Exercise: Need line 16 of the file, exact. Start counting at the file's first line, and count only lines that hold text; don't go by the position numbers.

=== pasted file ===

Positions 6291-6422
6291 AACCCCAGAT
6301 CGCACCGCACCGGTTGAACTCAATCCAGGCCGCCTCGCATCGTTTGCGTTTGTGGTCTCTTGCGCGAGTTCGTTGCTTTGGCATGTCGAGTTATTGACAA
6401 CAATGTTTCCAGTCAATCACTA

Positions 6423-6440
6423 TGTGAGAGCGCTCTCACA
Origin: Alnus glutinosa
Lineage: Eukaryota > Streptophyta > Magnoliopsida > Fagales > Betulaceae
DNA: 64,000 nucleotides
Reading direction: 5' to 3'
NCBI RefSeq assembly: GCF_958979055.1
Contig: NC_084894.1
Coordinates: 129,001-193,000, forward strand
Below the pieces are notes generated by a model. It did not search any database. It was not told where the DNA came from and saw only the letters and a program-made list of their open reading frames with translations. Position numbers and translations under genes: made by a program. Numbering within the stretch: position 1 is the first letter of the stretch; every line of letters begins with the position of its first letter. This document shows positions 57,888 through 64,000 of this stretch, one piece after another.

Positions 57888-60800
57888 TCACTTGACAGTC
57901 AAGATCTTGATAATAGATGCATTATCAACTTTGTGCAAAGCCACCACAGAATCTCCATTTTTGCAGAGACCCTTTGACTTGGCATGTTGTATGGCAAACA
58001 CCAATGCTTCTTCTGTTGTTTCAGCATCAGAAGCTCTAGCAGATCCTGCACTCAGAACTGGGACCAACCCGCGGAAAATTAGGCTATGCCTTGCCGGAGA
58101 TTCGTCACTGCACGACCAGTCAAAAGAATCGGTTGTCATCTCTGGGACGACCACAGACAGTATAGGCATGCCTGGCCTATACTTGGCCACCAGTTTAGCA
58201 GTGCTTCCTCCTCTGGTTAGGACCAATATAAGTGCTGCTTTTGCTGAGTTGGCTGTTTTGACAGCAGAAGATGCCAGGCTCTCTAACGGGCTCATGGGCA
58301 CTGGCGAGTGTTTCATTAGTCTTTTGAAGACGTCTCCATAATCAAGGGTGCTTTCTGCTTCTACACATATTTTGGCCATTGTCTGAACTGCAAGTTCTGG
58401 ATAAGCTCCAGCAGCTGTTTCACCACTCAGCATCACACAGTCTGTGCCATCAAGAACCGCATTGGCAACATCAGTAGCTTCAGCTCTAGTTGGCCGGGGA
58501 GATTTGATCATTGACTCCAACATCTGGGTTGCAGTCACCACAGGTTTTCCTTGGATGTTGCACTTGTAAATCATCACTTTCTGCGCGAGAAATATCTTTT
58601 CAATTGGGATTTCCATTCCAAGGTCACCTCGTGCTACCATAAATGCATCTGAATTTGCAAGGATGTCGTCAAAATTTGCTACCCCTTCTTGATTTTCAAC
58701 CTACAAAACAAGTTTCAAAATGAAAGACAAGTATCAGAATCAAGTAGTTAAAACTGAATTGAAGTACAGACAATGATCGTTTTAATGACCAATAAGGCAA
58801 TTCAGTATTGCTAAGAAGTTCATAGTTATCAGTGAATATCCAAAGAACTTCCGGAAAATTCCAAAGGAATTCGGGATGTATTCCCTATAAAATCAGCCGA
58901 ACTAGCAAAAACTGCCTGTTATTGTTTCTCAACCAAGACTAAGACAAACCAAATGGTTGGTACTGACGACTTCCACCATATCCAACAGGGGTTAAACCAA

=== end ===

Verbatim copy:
57888 TCACTTGACAGTC